Tuesday, February 18, 2014

Camels Wrecking Christianity?

No, no, no! Not like that! Like this:
New research using radioactive-carbon dating techniques shows the animals weren't domesticated until hundreds of years after the events documented in the Book of Genesis. The research was published by Erez Ben-Yosef and Lidar Sapir-Hen, archaeologists from Tel Aviv University in Israel. They believe camels were not domesticated in the eastern Mediterranean until the 10th century B.C.

And yet, the hump-backed creatures are mentioned repeatedly alongside Abraham, Jacob and Isaac, indicating the Bible's writers and editors were portraying what they saw in their present as how things looked in the past, says a New York Times article by John Noble Wilford:
These anachronisms are telling evidence that the Bible was written or edited long after the events it narrates and is not always reliable as verifiable history. These camel stories "do not encapsulate memories from the second millennium," said Noam Mizrahi, an Israeli biblical scholar, "but should be viewed as back-projections from a much later period."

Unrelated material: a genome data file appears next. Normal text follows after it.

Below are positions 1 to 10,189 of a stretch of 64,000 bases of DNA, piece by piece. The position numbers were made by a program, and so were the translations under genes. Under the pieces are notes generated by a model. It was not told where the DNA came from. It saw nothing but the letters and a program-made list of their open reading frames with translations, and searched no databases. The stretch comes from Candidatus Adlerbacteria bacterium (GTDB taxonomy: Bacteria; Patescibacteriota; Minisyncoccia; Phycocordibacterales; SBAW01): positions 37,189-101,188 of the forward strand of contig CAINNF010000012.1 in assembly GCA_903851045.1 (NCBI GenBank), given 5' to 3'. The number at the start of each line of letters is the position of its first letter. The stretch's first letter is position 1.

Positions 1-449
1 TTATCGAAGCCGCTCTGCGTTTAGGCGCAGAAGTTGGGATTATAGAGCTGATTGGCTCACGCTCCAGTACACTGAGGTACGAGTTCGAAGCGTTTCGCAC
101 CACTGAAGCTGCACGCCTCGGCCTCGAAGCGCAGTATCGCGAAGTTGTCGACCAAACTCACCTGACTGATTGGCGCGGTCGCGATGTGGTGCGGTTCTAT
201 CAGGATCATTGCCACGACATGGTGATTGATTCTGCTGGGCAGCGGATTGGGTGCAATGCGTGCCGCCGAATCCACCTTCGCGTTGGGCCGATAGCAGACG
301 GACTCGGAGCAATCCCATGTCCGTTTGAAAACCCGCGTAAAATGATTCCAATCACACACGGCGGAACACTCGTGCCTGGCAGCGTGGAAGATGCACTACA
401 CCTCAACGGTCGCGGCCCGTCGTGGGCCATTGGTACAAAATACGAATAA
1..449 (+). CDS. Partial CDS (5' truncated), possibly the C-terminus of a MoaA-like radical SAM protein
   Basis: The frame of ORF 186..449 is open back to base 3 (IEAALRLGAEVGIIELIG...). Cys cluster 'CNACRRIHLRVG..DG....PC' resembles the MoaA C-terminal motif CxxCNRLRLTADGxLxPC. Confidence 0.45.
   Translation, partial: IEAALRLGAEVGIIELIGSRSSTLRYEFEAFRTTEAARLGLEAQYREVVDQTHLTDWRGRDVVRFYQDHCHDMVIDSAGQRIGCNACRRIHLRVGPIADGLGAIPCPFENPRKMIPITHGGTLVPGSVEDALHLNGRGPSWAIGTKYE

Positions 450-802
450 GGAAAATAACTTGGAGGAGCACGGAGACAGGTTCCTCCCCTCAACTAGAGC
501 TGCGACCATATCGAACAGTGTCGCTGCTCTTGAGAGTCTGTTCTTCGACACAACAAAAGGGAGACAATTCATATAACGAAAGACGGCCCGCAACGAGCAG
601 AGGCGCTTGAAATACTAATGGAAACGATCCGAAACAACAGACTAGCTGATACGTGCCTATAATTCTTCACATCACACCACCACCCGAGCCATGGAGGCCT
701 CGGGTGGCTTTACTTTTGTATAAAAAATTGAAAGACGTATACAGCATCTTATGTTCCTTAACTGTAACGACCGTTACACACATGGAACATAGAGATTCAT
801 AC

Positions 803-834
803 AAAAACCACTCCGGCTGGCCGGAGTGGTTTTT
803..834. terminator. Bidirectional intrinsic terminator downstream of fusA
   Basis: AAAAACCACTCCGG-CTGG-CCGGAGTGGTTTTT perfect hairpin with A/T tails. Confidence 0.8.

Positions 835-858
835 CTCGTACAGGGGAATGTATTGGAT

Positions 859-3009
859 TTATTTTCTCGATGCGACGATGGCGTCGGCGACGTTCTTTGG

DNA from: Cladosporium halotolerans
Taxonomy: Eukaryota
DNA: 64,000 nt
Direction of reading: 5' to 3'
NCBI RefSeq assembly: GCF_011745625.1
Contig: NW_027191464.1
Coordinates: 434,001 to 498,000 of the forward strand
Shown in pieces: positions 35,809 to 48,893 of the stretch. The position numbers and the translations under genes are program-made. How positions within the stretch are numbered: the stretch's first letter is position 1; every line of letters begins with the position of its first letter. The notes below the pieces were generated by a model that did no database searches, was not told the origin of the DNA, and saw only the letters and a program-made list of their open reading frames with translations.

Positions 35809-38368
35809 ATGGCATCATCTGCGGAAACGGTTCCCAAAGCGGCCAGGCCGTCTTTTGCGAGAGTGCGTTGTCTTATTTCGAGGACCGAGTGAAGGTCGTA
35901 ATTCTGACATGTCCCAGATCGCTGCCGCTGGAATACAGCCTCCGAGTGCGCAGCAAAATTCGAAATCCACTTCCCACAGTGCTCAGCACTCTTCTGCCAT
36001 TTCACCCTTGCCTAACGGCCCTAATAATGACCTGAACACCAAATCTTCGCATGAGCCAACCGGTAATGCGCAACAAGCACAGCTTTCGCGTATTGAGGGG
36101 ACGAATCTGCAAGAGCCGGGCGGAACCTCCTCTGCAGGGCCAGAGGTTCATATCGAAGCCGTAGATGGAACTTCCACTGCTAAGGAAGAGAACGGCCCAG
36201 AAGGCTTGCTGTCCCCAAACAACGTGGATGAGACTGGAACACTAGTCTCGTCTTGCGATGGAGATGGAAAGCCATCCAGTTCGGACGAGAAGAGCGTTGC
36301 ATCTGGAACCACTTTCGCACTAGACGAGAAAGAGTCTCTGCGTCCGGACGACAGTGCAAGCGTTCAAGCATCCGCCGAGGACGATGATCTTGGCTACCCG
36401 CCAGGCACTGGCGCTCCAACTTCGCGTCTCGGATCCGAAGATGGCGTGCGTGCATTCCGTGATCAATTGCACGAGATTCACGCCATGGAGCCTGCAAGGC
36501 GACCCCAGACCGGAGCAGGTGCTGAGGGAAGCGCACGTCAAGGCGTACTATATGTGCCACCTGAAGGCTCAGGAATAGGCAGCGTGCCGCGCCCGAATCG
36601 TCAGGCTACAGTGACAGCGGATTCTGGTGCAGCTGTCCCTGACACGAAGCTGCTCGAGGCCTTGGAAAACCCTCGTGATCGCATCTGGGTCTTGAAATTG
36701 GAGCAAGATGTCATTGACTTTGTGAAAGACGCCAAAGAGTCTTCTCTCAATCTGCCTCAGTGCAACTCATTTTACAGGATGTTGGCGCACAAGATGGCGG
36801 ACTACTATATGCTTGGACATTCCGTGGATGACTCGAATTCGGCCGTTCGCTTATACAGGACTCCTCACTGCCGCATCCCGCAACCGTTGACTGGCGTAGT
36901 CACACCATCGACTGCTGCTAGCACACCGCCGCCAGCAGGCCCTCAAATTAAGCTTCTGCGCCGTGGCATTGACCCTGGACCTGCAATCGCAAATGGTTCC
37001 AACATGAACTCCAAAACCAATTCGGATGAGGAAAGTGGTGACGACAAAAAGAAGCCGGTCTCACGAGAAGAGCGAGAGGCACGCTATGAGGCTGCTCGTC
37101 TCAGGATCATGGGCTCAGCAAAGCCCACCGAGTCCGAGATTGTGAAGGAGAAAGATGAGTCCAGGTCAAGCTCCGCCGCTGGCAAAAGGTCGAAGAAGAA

My title is completely hyperbolic as most of Christianity has accepted that the Bible is not, nor was it ever intended to be, an historic document. Remember the famous Harrison Ford line from the first Indiana Jones movie? "Archaeology is the search for fact ... not truth. If it's truth you're interested in, Dr. Tyree's philosophy class is right down the hall." No religious document is about fact; they are about truth. Or if they are real ambitious, Truth. Does it really matter to the broader narratives of the Old Testament whether or not Abraham rode around on a camel? Of course not. But I'm sure that in no time, a certain corner of Christianity will loudly denounce this finding with all the usual canards about radio-carbon dating and global, anti-Christian conspiracies. Queue Pat Robertson and his New World Order in 3... 2... 1...

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